The following is a free-to-read series of excerpts from Chris Rowland’s forthcoming book, “From Where I Was Standing: A Liverpool Supporter’s View of the Heysel Stadium Tragedy”. Chris, now in his mid-50s, has attended all of Liverpool’s last ten European finals. The book covers the travels of a motley crew of Reds to Brussels, before events took a tragic turn.
From Chapter 7
AT THE HEYSEL
* But on that perfect late spring evening, the Atomium rose majestically into the vivid blue sky, its metal glinting in the sun’s glare. In the foreground, the flags of the Heysel Stadium fluttered proudly in proclamation of its finest ever moment, the first time it had ever hosted the major European final –– and its last. No scene could have hinted less at the sordid, squalid show that was to follow.
* Suddenly, ahead of us, a group of supporters came clambering over the wall at the edge of Block Z, shouting and gesticulating. At first we assumed it was our lot trying to bunk in without tickets and being turned back. More and more appeared, swarming over the wall and charging down the bank towards us. But as they drew nearer, running maniacally towards us, it quickly became apparent they were not Liverpool supporters trying to get in but Juventus supporters getting out. And they were heading straight for us, at speed, maybe a hundred or more. When faced with a number of rival supporters charging at him, the average English football fan’s experience tells him they are not coming for his autograph.
* We felt an acute sense of disappointment at the standard of the venue; this stadium did not make it feel like European football’s grandest occasion. You expect to be impressed, awestruck by the sense of occasion; I thought back to the grandeur and pageant of the Stadio Olimpico in Rome, the inspiring first impressions and the explosion of sound and vision created by Liverpool’s army of fans. In stark contrast, the inglorious Heysel felt second-rate, squalid, shorn of style and class, and with feeble organisation to compound it.
* The Heysel Stadium, now brilliantly illuminated like a spaceship against the encircling black night, had suddenly become the centre of the world’s media attention. Outside in the darkness, helicopters buzzed angrily, their lights twinkling in the night sky, and sirens wailed. The thought that there could be ambulances heading for the city morgue chilled to the bone.
* Opinion is still divided about whether they should have played the match. If you think that a match could not possibly matter after such a horror, of course you’re right; it couldn’t, and it didn’t. But I believe that if the authorities got one decision right, it was this one. For a start, playing the match bought some time; about two hours’ worth, to be precise. Time to get more police and army into position, in the town centre and the main transport hubs, as well as in and around the ground. Time to think about how to handle what had already happened, and time to work out how to avoid the imminent conflagration of putting 50,000 rival fans onto the streets simultaneously, and how to get them out of Brussels and out of Belgium. Most of all, time for some of the thunderhead of tension to dissipate.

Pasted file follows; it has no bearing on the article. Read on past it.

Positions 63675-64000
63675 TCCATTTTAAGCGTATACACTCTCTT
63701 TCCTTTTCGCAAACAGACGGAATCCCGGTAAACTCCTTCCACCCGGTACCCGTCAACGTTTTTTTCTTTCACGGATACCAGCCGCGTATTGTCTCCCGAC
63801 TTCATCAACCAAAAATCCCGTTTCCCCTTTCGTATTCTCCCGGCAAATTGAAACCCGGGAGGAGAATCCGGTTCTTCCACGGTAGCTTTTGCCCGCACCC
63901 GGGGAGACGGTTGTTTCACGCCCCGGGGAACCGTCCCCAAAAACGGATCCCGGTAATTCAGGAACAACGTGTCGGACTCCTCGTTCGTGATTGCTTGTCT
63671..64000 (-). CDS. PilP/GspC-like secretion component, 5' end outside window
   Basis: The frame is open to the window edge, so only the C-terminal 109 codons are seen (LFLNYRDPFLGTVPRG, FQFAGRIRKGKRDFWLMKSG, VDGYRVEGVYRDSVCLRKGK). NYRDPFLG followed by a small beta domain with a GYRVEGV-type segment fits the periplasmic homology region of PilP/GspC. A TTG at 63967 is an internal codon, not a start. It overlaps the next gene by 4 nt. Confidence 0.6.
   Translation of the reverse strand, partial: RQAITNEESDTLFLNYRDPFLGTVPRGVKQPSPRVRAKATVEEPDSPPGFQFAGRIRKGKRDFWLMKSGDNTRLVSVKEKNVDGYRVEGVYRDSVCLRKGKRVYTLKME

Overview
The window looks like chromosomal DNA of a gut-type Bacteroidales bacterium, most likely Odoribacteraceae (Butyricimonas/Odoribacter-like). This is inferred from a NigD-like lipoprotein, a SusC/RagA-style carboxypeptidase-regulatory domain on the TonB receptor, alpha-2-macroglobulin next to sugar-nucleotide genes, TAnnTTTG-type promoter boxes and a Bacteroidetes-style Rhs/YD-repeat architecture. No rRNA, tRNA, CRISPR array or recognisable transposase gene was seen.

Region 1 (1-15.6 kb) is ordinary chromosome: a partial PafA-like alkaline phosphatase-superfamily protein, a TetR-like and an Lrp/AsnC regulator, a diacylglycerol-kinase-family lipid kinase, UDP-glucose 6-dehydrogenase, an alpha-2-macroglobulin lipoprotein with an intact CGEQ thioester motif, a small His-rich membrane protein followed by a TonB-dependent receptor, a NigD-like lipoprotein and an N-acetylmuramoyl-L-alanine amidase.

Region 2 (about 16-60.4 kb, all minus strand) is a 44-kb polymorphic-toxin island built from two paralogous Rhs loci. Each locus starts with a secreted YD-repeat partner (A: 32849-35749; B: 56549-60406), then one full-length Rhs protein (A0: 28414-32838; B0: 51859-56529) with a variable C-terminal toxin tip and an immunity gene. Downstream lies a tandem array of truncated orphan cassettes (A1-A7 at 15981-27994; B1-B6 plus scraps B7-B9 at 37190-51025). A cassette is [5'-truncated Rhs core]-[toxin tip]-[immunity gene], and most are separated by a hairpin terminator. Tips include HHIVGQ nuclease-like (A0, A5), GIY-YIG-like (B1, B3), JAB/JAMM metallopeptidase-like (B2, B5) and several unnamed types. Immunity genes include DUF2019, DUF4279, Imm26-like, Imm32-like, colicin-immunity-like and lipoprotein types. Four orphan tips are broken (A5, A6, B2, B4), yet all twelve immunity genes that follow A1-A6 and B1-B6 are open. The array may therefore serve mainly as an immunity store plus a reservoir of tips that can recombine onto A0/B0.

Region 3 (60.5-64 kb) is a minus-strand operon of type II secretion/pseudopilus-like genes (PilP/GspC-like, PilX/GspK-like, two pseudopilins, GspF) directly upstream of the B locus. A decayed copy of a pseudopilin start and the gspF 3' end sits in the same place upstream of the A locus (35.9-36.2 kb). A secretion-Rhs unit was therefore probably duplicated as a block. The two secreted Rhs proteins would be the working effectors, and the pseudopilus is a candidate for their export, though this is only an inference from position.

From Chapter 8
BACK IN OSTEND
* Where is the divide between individual innocence and collective responsibility? When you follow your club, do you do so as an individual, representing only yourself, or as a member of your immediate small group, accountable only for the eight of you (in our case), or are you a representative of the whole body of Liverpool supporters? I knew I was innocent, and I knew all our group was. I knew a huge majority of the Liverpool supporters were too. But I knew that a few beyond our group weren’t. How much responsibility does that mean you take on personally? Over the days and weeks to follow, this issue kept bubbling to the surface of the swirling emotional morass. The trouble is, you don’t have any precedent to guide you over something as enormous as this. There’s nothing to draw on to help you, to show you how you should think and feel and behave. You just have to make it up yourself, and it’s hard, really hard. If something amusing happens or is said, are you allowed to laugh? If someone sees you laughing, do they think ‘Look, these callous murderers aren’t even bothered!’ When is it OK to laugh again?
From Chapter 9
* To someone who had actually been there, it felt maddeningly, infuriatingly mono-dimensional and incomplete. A complex concurrence of circumstances had been reduced to child-like simplicity, and I just couldn’t reconcile what I was reading with what I had experienced. Besides, taking a lecture on morality, ethics and standards of behaviour from Thatcher’s government (in my eyes a truly malevolent influence on the very fabric of British life) and its baying, sycophantic lackeys in the British press amounted to a greater dosage of hypocrisy than I could stomach. What gave these people the right to vilify me for being a Liverpool supporter who had been at Heysel yet committed no offence?
© Chris Rowland and Paul Tomkins, 2009
From Where I Was Standing is released on October 20th (all pre-release copies via my website are sold out). Pre-ordering with the below link will ensure that the wholesalers stock enough copies.